Australian Doula College
2 July 2023
Theme 'For Our Elders'
Here at the ADC we want to acknowledge all the elders past and present this NAIDOC Week, and all that they have done for this land and it's peoples, we are in awe and we are grateful. We hope that we can continue to do work that gives louder voice to Aboriginal and Torres Strait Islander peoples through our work in the birth and end of life spaces.
We want to take this opportunity to acknowledge that these lands have a long history that reflects the ongoing struggle for Indigenous rights and recognition.
The origins of NAIDOC (National Aborigines and Islanders Day Observance Committee) began in the late 19th century.
1938: the first Day of Mourning was held on 26th Jan, protesting the 150th anniversary of the arrival of the First Fleet and demanding equal rights for Indigenous Australians. This event marked a significant milestone in the Indigenous civil rights movement. Australia Day boycotts actually happened before the 1920's but Aboriginal rights groups noted the majority of the public remained unaware.
1939: the ‘Aborigines Progressive Association’ (APA) organised the first "Aborigines Day" to promote awareness and celebrate Aboriginal culture.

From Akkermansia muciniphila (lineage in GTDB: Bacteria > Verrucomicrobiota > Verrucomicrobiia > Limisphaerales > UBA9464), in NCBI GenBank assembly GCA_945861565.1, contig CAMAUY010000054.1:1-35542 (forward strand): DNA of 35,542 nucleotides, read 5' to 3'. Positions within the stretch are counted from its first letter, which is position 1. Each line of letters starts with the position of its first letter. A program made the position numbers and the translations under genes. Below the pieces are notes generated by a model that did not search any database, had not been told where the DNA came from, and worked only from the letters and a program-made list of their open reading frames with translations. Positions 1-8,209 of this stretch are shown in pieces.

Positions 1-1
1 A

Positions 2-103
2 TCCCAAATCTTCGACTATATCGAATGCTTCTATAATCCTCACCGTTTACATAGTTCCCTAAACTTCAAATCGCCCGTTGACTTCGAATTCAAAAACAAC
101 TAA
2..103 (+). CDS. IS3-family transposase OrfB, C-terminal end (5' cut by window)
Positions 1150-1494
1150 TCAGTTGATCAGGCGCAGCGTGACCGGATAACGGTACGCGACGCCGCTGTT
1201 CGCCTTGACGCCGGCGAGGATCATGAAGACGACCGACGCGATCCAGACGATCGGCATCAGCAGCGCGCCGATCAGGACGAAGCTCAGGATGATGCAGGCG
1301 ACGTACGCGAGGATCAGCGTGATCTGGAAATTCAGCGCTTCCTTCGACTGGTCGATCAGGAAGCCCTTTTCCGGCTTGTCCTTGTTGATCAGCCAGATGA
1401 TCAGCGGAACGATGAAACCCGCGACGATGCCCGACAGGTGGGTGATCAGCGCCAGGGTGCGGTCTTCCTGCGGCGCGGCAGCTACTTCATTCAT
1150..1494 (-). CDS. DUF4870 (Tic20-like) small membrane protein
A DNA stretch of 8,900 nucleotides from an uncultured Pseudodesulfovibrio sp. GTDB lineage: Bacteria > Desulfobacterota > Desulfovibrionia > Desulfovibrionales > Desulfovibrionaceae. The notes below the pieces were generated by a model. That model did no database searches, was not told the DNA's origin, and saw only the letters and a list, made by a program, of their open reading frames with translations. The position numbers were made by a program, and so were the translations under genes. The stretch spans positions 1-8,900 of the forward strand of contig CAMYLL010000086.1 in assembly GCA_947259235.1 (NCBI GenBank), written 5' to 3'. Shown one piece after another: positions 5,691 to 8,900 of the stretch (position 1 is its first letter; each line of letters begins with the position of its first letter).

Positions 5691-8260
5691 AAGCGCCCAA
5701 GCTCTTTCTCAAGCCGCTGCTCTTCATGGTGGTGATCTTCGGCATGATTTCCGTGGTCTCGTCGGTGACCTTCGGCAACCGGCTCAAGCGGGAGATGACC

1991: the organising committee was renamed the National NAIDOC Committee, and since then, NAIDOC Week has been celebrated annually in the first full week of July.
Today, NAIDOC Week brings the community together through a series of events, including cultural performances, art exhibitions, sports competitions, and educational activities.
The Elders hold a prominent place in the communities and families, serving as cultural knowledge holders, leaders, advocates, and nurturers. They provide guidance through advocacy, activism, and everyday life, imparting wisdom in land management, justice, and human rights.
Their struggles have driven progress and ensured the survival of their people. The strength and knowledge they possess across various sectors, a source of inspiration. Past Elders are respectfully remembered, while those who continue to fight for their communities are acknowledged and honoured.
It serves as an important platform to celebrate Aboriginal and Torres Strait Islander excellence, culture and history. For Non-Indigenous folks, it emphasises the importance of listening, educating ourselves and the need for our continued participation in driving change and ongoing advocacy.
* Please note that the use of the term Aborigine, though now not used and inaccurate, is only used here in the title of the week as per the NAIDOC website to reflect historic use.